It’s the 4th of July today and my family has had no barbecue, no fireworks. We’ve participated in none of the usual Independence Day traditions, yet it’s been the best celebration of independence and America ever, and I am ever so grateful. Today we’re finishing a two-week road trip that has shown us much of America, and I can’t help but reflect on a few particular freedoms that are especially dear to me as a homeshooler.
I am thankful for this beautiful, promised land. In the past 2 weeks we’ve been in 8 states. Katherine Lee Bates penned it well when she wrote “America the Beautiful.” I can’t top that, but I can relate. And so can my children. “Amber waves of grain,” “purple mountain majesties,” and “fruited plains” greeted us throughout our journey, along with lone farm houses and skyscrapers—testaments to both God’s grace and power and man’s toil and industry. I am grateful for the foresight and preservation that keeps National Parks and Monuments unspoiled and accessible; for the passion of historians who restore and protect, that the voices of those who’ve gone before can still be heard by my children and their children. I am thankful that as homeschoolers we can not only study geography and history (and geology, biology, paleontology, etc.), but we can see it, breathe it, live it—every day. The world is our classroom.
I am thankful for the friendly faces of Americans everywhere who enjoy the same freedoms we do. There were families needing to see our car so they could mark off Utah on their License Plate Bingo cards. There were park rangers and missionaries who took large amounts of time with my children and shared their love of learning. There were patriots stirring a love of God and country in my children through song and ceremony and recognition of veterans. We met so many people who enjoy the same sights, sounds, smells, and pastimes we do. There were differences among us, yes, but we had far more in common with all of them than one might suspect. I am glad my children can learn not to judge books—or people—by their covers.
As we spent every second together for the last 2 weeks, I was glad to see that it wasn’t a strain because we always spend time together. Older siblings helped and watched out for younger; everyone knew what would interest another family member; there are many, many things the entire family mutually enjoys. I am so appreciative of each one in my family. How grateful I am that through homeschooling we get to share the best hours, days, and years of our lives voyaging mortality together.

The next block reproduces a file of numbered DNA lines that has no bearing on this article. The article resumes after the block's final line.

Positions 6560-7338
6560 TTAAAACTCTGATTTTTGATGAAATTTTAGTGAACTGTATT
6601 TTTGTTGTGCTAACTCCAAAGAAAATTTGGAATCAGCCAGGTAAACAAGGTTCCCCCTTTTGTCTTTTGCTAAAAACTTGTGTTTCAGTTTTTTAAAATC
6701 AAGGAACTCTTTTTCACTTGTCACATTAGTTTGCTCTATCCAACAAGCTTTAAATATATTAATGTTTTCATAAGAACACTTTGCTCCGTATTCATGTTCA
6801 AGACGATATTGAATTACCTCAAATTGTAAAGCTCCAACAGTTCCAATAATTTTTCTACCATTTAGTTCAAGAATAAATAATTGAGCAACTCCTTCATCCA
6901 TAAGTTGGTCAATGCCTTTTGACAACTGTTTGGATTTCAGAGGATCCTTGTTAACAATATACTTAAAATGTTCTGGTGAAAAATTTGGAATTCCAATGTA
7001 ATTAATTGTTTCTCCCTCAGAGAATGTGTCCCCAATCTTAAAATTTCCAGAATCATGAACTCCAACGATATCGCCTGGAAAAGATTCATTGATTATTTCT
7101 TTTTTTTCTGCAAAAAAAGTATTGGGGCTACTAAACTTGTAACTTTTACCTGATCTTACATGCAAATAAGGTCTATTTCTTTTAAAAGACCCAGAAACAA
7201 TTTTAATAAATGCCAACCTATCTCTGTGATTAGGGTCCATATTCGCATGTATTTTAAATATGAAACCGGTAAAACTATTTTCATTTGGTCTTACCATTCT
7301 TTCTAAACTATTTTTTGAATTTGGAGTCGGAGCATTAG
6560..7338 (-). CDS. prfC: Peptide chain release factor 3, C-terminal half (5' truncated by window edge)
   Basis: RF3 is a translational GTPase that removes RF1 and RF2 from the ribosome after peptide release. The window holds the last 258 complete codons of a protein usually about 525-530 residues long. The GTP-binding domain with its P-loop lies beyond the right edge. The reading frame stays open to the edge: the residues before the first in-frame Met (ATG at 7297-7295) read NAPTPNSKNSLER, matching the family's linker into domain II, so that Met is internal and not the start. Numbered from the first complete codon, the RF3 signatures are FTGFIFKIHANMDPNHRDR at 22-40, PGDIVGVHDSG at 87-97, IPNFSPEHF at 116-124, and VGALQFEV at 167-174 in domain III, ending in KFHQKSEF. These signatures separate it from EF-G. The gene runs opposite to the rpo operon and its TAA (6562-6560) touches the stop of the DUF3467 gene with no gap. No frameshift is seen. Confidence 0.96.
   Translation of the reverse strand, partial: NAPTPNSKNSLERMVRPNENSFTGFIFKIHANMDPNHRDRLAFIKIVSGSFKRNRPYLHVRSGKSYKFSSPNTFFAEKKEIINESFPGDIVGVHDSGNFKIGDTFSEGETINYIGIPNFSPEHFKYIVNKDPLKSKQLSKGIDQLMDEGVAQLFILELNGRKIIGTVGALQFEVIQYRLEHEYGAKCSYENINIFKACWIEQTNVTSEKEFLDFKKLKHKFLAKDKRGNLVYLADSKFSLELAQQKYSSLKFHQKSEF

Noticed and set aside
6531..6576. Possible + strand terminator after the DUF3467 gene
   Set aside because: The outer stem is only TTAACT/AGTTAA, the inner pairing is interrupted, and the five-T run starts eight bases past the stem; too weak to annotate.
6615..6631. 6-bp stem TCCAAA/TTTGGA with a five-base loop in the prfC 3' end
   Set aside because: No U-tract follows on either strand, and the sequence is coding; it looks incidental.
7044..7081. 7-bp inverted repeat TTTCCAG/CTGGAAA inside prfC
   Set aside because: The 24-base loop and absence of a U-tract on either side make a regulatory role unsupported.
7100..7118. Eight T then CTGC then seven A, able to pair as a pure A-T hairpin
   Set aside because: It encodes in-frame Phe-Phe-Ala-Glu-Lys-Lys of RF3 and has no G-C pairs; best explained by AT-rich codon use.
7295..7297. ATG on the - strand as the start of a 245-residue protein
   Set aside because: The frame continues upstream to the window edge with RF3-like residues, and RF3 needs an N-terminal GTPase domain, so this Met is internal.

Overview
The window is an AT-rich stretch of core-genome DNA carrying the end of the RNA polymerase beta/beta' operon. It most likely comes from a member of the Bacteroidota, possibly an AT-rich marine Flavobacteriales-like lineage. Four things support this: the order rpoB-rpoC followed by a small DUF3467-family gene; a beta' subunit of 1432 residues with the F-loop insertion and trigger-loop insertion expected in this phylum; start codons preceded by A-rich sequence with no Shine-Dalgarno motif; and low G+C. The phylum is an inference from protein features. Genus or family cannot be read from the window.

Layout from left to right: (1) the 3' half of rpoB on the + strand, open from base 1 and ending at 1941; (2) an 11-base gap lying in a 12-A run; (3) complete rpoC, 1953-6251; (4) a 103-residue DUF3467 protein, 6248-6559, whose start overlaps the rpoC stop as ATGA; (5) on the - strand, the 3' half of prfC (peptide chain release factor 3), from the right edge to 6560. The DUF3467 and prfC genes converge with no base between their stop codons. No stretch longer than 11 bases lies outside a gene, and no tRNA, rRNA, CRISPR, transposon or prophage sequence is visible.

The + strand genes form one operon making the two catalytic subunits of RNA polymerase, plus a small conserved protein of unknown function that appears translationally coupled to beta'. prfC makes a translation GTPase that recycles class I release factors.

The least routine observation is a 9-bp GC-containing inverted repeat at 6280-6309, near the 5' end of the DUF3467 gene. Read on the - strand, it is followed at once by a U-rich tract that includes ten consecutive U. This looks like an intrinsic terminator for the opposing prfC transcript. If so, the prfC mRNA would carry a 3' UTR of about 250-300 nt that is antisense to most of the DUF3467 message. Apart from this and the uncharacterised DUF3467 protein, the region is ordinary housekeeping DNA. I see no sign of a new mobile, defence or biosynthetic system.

I am eternally grateful for my family’s knowledge of the gospel and for the guidance and safety it provides. As my children encountered lifestyles contrary to our beliefs, we were able to openly discuss modesty, chastity, and the Word of Wisdom and why we live the way we do. When the missionaries we met shared their experiences and enthusiasm, they inspired us and reinforced resolves to serve missions. Standing in holy places throughout America touched our hearts and strengthened our testimonies. In our travels we were able to find and share analogous lessons that demonstrated gospel teachings. I was reminded of a conversation I overheard in a bookstore a few weeks ago, wherein a public school teacher, who was looking for some bargain books, was telling her companion that she couldn’t use any books that taught or promoted values in her classroom because it was against the rules. I was so sad for her students (and her), and so thankful that in all I do in my homeschool I have the freedom to do just that—teach and promote values and correct principles.
It’s been a wonderful adventure. At the close of this article, we’re getting our 4th of July fireworks after all. We are somewhere in the middle of Wyoming, where a little community is having a large and amazing fireworks display, oddly disproportionate to the size of the town, but a fitting finale for our trip. As we pull over to watch, my 5-year-old daughter suggests, “Mommy, let’s sing the flag song. You know—the one from the baseball games.” My thoughts and our journey come to an end. I sing “The Star-Spangled Banner” with my little one, and marvel again at every second of this excursion. My attention begins to turn to the familiar, and yet it’s cliché, it’s true: there’s no place like home. That goes for learning, too. I’m just glad my home is America.
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